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What's the Difference Between Single Phase and Three Phase Generators?

Posted by: Cooper MechanicalWednesday, June 14, 2017

Last week we looked at some of the reasons why a commercial generator could be critical to keeping your South Carolina business functioning and profiting in the case of major power failure. Hurricane season is upon us and weather experts are forecasting an "above-normal" hurricane season due to the lack of an El Niño system in the Atlantic. 

If you've been looking at generators, you've probably noticed that some are "single phase" and others are "three phase." You've probably also noticed that a "three phase" generator usually comes with a significantly higher price tag. In this post we will offer simplified explanations of single and three phase power along with some things to consider when deciding which is best for you.

Speaking with our resident commercial generator specialist at Cooper Mechanical Services is highly advised. Our team is happy to educate, advise and assist all potential consumers. We will make sure you get the generator that fits your needs, not ours. 

Single Phase Power

In the United States, single phase voltage is 120 volts, and the standard for delivering it is alternating current, commonly referred to as AC power. Single phase systems power comes in through a two wire AC circuit, one wire is the 120 current and the other is neutral. The alternating current flows between the load wire and the neutral wire in a cyclical manner with the current flow changing in magnitude and direction.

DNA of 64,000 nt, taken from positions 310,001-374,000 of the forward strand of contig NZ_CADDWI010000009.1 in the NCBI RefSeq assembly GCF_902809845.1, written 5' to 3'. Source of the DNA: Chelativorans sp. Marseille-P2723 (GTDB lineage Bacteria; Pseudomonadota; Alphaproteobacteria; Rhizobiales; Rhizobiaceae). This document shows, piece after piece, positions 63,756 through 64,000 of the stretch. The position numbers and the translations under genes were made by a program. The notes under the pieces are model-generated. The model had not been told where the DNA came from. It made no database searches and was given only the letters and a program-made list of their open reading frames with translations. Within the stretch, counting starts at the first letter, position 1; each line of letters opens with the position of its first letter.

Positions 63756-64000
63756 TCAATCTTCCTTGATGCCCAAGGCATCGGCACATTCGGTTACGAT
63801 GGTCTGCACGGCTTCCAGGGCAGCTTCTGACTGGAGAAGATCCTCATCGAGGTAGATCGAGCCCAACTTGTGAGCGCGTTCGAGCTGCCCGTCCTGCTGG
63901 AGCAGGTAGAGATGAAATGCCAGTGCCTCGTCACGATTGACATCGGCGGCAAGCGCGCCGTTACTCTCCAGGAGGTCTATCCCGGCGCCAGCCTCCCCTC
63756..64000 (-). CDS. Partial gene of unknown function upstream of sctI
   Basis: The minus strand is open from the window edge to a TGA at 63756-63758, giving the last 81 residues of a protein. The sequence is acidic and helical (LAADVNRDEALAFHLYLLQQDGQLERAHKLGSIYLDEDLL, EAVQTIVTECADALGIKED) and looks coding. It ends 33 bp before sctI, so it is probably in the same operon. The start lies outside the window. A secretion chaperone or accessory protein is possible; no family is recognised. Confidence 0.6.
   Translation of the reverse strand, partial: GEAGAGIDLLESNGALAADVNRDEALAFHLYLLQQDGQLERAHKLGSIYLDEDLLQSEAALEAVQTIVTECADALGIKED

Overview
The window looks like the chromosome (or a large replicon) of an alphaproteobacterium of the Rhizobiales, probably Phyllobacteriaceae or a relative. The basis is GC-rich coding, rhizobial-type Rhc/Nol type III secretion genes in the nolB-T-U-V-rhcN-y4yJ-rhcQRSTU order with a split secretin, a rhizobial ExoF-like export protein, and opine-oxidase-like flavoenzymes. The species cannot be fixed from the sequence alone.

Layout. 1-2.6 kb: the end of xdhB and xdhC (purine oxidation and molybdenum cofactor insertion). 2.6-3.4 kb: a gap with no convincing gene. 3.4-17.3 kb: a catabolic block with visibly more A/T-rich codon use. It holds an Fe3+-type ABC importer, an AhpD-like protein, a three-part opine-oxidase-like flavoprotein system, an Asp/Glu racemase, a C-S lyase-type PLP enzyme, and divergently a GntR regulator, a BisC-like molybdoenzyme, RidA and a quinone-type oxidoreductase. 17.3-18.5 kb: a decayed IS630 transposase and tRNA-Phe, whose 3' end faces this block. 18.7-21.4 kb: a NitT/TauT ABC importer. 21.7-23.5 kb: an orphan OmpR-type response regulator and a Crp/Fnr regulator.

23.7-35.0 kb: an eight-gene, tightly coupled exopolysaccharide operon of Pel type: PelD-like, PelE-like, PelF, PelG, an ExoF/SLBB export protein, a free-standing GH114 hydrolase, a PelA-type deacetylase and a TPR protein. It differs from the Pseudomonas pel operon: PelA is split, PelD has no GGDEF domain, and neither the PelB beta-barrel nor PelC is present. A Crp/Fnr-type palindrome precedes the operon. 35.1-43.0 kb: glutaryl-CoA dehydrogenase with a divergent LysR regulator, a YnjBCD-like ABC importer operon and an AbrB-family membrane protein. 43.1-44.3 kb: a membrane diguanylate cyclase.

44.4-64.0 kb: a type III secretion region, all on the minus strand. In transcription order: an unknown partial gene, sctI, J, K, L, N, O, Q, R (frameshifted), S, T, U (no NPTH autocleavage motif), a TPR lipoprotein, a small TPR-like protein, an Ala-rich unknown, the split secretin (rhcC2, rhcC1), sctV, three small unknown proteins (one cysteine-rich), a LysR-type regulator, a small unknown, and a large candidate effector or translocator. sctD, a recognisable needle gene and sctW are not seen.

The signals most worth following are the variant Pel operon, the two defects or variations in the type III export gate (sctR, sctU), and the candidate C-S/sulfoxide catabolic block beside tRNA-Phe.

This cyclical alternating current can be graphed as a single wave (see image below). The wave actually cycles so fast (about 60 times per second) that fluctuations in voltage is not observable to human senses. This form of power is what we all use in our home or non-industrial workplaces for lights, appliances, and even small motors.

single, split and three phase power wave

Three Phase Power

Three phase power uses a four wire AC circuit with three power wires and one neutral wire. Each of the three power lines are operating slightly "out of phase" with each other (precisely 120 degrees difference, if you are curious). Imagine an engine with three pistons, each pumping at the same capacity, but alternating between the three. 

Three phase power has the advantage of providing more power with the same current as well as guaranteeing that the wave never comes to "zero" (see image above). 

Most industrial workplaces use three phase systems because the power is denser. In a generator system, this is ideal for "power hunger" businesses: grocery stores, hospitals, manufacturing. Additionally, this is necessary for data centers.

Curious About Commercial Generators?

Cooper Mechanical Services is excited to help businesses of all sizes plan and prepare for the inevitable power outages that come with living and working in the Myrtle Beach and greater coastal Caroline region.

Please contact Cooper to learn more.